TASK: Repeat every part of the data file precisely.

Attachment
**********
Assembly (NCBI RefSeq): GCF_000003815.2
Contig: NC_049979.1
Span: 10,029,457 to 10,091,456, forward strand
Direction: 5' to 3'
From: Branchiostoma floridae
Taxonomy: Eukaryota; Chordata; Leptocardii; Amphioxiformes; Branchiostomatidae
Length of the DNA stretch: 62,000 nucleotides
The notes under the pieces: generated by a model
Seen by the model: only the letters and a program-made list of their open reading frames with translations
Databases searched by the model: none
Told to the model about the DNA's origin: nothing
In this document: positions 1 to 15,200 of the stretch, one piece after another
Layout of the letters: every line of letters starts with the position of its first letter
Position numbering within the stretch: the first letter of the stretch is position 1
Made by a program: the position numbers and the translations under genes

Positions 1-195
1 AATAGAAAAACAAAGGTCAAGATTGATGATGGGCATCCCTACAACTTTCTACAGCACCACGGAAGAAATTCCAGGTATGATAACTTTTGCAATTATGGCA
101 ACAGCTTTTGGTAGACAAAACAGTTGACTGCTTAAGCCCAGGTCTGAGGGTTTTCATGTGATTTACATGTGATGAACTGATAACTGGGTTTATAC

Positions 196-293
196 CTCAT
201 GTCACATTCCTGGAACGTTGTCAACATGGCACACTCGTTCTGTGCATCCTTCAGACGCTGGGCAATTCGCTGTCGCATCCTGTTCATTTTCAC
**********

Assembly (NCBI RefSeq): GCF_000003815.2
Contig: NC_049979.1
Span: 10,029,457 to 10,091,456, forward strand
Direction: 5' to 3'
From: Branchiostoma floridae
Taxonomy: Eukaryota; Chordata; Leptocardii; Amphioxiformes; Branchiostomatidae
Length of the DNA stretch: 62,000 nucleotides
The notes under the pieces: generated by a model
Seen by the model: only the letters and a program-made list of their open reading frames with translations
Databases searched by the model: none
Told to the model about the DNA's origin: nothing
In this document: positions 1 to 15,200 of the stretch, one piece after another
Layout of the letters: every line of letters starts with the position of its first letter
Position numbering within the stretch: the first letter of the stretch is position 1
Made by a program: the position numbers and the translations under genes

Positions 1-195
1 AATAGAAAAACAAAGGTCAAGATTGATGATGGGCATCCCTACAACTTTCTACAGCACCACGGAAGAAATTCCAGGTATGATAACTTTTGCAATTATGGCA
101 ACAGCTTTTGGTAGACAAAACAGTTGACTGCTTAAGCCCAGGTCTGAGGGTTTTCATGTGATTTACATGTGATGAACTGATAACTGGGTTTATAC

Positions 196-293
196 CTCAT
201 GTCACATTCCTGGAACGTTGTCAACATGGCACACTCGTTCTGTGCATCCTTCAGACGCTGGGCAATTCGCTGTCGCATCCTGTTCATTTTCAC